She symbolizes evil in the sense that she is born through sin and therefore she represents the punishment that God inflicts on Hester's adulterous act. Pearl also symbolizes the guilt that her parents are experiencing. She defies the puritans' law by being cheerful when she is associating with nature instead of suffering. Another way in which pearl symbolizes punishment is the fact that she keeps pestering and bothering her mother. “‘Hold thy peace, dear little Pearl!’ whispered her mother.
Hester adores her daughter; however, Pearl serves as a constant reminder of her sin. Between the scarlet letter and her own daughter, Hester is reminded daily of the evil she has done. Pearl is born as a result of sin, therefore, she is undoubtedly forced to deal with her mothers’ sinful decisions. Due to Hester’s adulterous sin, Pearl is born into the world as an outcast. The Puritans taunt her by saying, “Pearl was a born outcast of the infantile world.
Humiliation can have jarring effects on an individual, but how many would choose to impose pain upon themselves; and what is the difference in the psychological effects? Hester and Dimmesdale committing the sin of adultery created a relationship between them that was both strange and mutual; but both suffered immensely from what they had done. Hester was publically disgraced, whereas Dimmesdale created his own suffering; in which brings up the question, who suffered more? In Nathaniel Hawthorne’s The Scarlet Letter, two stories are told about punishment; Hester Prynne who faces public humiliation and Arthur Dimmesdale who inflicts private shame upon himself. Arthur Dimmesdale, a young minister, approaches the scaffold, asking Hester Prynne
Pearl is seen as a devil child by the Puritan community, even making her own mother question her humanity. “...sometimes so malicious… that Hester could not help questioning, at such moments, whether Pearl was a human child” (Hawthorne 101). In the novel she is shown scaring away other children by throwing rocks at them. Described as, “An imp of evil, emblem and product of sin,” Pearl represents the scarlet A in a negative way (Hawthorne 102). Being the legitimate symbol of the scarlet letter herself, Pearl’s biggest symbolic representation is Hester’s sin.
Puritans felt redemption could not be achieved because the sins were so wrong and so evil. Hawthorne used redemption to help develop the characters and the ideas the reader had on them. The whole book happened because of a sin that occurred, and that sin was the cause of many actions of the characters. Throughout “The Scarlet Letter,” Hawthorne
In Nathaniel Hawthorne’s The Scarlet Letter, Hawthorne explores recurring themes of suffering surrounding the main characters, Hester Prynne and Arthur Dimmesdale. Hester and Dimmesdale both commit adultery with each other, and, as a result of this, both experience gruesome and occasionally unbearable forms of suffering. Though they undergo different forms of pain, both of their experiences are highly reliant on how the Puritan society treats them. Hester 's pain stems from the shame and estrangement she receives from the community, while Dimmesdale’s is due to the reverence with which the community regards him. Although, in spite of the fact that both Hester and Dimmesdale receive harsh penalty for their sin, by the end of the book, Hawthorne shows how their suffering is, in fact, the key to their salvation.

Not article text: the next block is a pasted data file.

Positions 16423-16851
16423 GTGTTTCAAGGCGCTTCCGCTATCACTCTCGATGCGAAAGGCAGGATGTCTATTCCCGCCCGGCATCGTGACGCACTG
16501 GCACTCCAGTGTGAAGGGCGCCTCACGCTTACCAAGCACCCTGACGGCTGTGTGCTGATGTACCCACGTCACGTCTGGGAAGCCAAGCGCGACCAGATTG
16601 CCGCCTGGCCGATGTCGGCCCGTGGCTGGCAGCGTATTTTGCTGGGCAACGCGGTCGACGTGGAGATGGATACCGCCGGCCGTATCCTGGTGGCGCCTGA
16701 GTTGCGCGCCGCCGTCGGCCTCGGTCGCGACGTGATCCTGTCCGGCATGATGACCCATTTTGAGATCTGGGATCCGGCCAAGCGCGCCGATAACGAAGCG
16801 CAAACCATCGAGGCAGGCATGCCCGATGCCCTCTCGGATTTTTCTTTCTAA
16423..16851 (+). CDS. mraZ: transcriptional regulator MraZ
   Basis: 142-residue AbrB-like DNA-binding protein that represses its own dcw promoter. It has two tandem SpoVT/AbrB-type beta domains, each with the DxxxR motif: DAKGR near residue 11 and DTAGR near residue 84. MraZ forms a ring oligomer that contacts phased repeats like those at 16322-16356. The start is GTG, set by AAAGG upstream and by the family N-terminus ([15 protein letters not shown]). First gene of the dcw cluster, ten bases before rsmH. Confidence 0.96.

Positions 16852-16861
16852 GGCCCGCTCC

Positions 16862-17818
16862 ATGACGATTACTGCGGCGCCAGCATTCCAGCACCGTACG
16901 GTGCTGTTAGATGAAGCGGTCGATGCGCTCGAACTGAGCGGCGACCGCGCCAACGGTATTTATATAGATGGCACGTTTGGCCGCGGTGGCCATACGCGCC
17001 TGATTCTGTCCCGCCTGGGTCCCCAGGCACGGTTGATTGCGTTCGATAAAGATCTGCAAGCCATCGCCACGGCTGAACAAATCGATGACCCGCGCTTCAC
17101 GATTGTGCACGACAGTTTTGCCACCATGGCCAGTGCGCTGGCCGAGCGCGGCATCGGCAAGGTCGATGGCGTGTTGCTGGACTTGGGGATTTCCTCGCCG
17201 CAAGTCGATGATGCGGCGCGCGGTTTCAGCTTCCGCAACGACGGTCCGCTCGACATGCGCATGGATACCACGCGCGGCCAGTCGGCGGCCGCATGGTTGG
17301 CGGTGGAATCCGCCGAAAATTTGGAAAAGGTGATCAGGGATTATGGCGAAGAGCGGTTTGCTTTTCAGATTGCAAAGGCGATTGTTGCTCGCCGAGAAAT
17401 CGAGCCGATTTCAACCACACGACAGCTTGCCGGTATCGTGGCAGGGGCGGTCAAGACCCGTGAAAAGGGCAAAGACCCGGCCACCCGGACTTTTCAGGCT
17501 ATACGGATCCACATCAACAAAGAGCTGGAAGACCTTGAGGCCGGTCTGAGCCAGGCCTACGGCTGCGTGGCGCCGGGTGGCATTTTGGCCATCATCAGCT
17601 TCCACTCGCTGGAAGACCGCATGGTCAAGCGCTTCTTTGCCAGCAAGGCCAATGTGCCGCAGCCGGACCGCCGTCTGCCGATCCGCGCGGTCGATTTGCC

After the sin was committed, the development of guilt made Hester and Dimmesdale very miserable because they could not stop thinking about what they have done. Both of the characters kept going back to that moment, feeling remorse
Shakespeare once said, “Suspicion always haunts a guilty mind.” Guilt is a common emotion that is experienced by many individuals. It is the guiding force that enables individuals to make a clear distinction between good and bad actions. Although, when one conceals their guilt, it leads them to a path of destruction. In the play Macbeth, Shakespeare depicts this idea through the use of imagery. Shakespeare incorporates the contrast between blood and water to serve as symbols that reveal the advancement of events in the play.
Individually the symbols offer a well-developed message; however, the multiple meanings contradict, because the different meanings mean opposite ideas. For example, Hester will forever be seen as an adulterer and a steward. These are two opposite concepts, especially in Puritan Society, because a steward helps and an adulterer sins. As the scarlet letter changes through the novel, the symbol contradicts Hester's image and her role in society. Hester is scarred with her sin and the punishment from the Puritans.
One can understand that corruption can be the reason for many downfalls within a country. This can be seen through many different perspectives, such as through dishonesty, fraud, or even criminality. The novel, Sula, by Toni Morrison, takes this idea to a new concept by reflecting on world wide issues that have previously occurred from around the world. It uses real life issues in order to help readers relate back to the text, and have a stronger comprehension of what the author is trying to have the readers understand. In this best selling novel, the characters convey the ways that social corruption has caused a lack of equality and human rights to be developed, and established in the society that they live in.